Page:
Commentary: Show cats and dogs some love this month: Get them 'fixed'
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Commentary: Show cats and dogs some love this month: Get them 'fixed'

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A veterinarian talks with a client.

A veterinarian talks with a client. (Kukota Ekaterina/Dreamstime/TNS)

Roses are red. Violets are blue. If you love animals, here's what you should do: Make a date with your veterinarian. No, not for dinner and a movie ... a date to have your animal companions "snipped."

February may be associated with romance, thanks to Valentine's Day, but it's also Spay/Neuter Awareness Month, and if you have an animal friend who still hasn't been "fixed," there's no better time to do it. Many veterinarians, spay/neuter clinics and animal shelters offer special deals on spaying and neutering in February, helping you save a little cash. But more importantly, having your animals fixed can save countless lives.

In many parts of the country, February is the last chance to "beat the heat" and get cats spayed before longer daylight hours shift their breeding cycles into overdrive. "Kitten season" begins in early spring and, for many shelters, brings a big influx of felines and a mad scramble to accommodate them all.

As cute as kittens may be, the consequences of their overpopulation are anything but. Many shelters have no choice but to make room by euthanizing older cats who've been there a while and are less likely to be adopted. Other facilities turn away newcomers - leaving them in the hands of people who can't or won't take care of them. Many end up on the street, forced to fend for themselves.

Sterilizing cats before kitten season strikes can prevent a catastrophe. And that goes for dogs, too. An "oops" litter of puppies can happen just as quickly as unplanned kittens can. And unless those pups are fixed, they can soon go on to have litters of their own, further worsening the problem.

Spaying and neutering aren't just vital to ending animal overpopulation and homelessness, though - they're also one of the best decisions you can make to protect your animal companions' health.

Spaying spares female animals the stress and discomfort of heat periods, greatly reduces their risk of mammary cancer and eliminates their risk of diseases of the ovaries and uterus - including cancer. Early "fixing" is a good thing: Females who are spayed before their first heat cycle not only avoid pregnancy but also have one-seventh the risk of developing mammary cancer.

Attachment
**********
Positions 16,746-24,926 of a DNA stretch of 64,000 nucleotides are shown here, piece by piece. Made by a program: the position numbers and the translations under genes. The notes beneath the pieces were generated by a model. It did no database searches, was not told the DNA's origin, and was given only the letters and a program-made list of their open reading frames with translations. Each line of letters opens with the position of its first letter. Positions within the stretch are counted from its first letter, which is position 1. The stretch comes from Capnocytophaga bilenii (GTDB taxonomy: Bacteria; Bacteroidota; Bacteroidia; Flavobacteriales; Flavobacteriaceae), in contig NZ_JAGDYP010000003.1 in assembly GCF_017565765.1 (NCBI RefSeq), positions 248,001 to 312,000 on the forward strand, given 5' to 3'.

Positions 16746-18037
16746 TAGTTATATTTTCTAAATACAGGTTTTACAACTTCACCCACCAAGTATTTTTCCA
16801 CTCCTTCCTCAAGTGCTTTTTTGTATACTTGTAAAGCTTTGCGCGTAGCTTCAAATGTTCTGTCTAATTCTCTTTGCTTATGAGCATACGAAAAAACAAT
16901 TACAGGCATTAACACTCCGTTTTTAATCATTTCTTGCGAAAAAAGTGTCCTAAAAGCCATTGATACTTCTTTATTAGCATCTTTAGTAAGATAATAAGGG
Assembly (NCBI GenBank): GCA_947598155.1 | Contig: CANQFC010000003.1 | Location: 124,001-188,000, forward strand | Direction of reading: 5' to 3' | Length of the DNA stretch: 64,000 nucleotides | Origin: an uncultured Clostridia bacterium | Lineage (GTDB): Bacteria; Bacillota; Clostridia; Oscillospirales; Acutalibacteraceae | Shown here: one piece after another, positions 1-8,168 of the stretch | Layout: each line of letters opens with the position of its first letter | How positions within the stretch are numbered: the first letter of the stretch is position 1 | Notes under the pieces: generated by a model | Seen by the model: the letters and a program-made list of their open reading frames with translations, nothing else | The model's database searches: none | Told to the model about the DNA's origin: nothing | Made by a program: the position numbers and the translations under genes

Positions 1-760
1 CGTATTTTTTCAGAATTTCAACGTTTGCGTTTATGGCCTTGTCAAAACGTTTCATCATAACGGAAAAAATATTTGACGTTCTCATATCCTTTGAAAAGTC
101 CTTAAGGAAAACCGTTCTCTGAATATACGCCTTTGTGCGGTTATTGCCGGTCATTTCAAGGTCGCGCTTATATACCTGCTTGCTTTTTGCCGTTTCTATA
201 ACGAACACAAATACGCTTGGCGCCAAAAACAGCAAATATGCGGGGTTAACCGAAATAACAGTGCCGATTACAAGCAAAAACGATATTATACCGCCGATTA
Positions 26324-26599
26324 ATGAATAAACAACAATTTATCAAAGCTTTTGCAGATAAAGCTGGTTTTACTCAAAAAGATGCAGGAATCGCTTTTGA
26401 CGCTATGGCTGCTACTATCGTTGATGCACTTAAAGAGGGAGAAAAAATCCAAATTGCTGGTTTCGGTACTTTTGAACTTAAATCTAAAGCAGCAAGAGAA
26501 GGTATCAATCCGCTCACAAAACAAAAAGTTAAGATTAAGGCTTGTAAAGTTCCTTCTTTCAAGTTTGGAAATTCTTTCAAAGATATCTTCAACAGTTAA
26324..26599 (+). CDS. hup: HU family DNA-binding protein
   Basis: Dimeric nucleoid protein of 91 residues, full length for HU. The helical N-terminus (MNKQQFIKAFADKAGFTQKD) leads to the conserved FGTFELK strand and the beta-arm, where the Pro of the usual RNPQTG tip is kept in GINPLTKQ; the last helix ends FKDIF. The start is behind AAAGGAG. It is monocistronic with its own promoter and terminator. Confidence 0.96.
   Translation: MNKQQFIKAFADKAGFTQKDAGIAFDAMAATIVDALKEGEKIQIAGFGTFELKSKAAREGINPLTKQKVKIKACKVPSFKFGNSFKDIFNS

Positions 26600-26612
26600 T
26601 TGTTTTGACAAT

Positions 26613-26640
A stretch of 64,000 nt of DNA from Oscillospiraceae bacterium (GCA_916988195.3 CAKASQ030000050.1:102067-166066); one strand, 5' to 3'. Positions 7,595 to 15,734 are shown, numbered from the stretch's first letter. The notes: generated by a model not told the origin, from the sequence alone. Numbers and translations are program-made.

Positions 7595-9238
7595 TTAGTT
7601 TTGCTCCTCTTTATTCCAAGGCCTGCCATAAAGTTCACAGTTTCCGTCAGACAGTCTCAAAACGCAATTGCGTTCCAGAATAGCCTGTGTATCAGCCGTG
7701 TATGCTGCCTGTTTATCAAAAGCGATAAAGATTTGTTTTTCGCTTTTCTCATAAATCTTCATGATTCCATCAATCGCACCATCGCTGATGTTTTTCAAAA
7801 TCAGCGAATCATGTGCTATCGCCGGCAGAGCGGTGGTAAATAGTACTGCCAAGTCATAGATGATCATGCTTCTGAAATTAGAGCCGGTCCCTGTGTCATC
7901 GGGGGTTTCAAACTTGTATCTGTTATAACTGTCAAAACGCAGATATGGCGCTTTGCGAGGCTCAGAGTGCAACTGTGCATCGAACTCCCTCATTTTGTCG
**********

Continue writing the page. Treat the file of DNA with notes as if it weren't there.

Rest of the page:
Giving males the "snip" cuts their risk of prostate cancer and eliminates any chance of testicular cancer. It also helps keep the boys out of trouble: Neutered males have less of an urge to roam or fight. And altered animals are less likely to contract deadly, contagious diseases, such as feline AIDS and feline leukemia, which are spread through bodily fluids.

If your animal companions are already fixed, give yourself a pat on the back - and then get to work finding another animal who needs to be "snipped." Chances are, each of us knows someone - perhaps a family member, neighbor or colleague - who just hasn't gotten around to making that appointment yet or who can't afford it.

We can make a world of difference by encouraging those people to have their animals sterilized, offering to drive their animals to and from their appointments or even paying for the surgery ourselves. It's money well spent: Spaying one female dog can prevent the births of 67,000 puppies over the course of six years, and fixing one female cat can prevent 370,000 kittens from being born in seven years.

A trip to the vet to have a cat or dog "snipped" may not be the most romantic thing you can do this month, but it's one of the best ways to show animals that you love them.

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ABOUT THE WRITER

Lindsay Pollard-Post is a senior writer for the PETA Foundation, 501 Front St., Norfolk, VA 23510; www.PETA.org.

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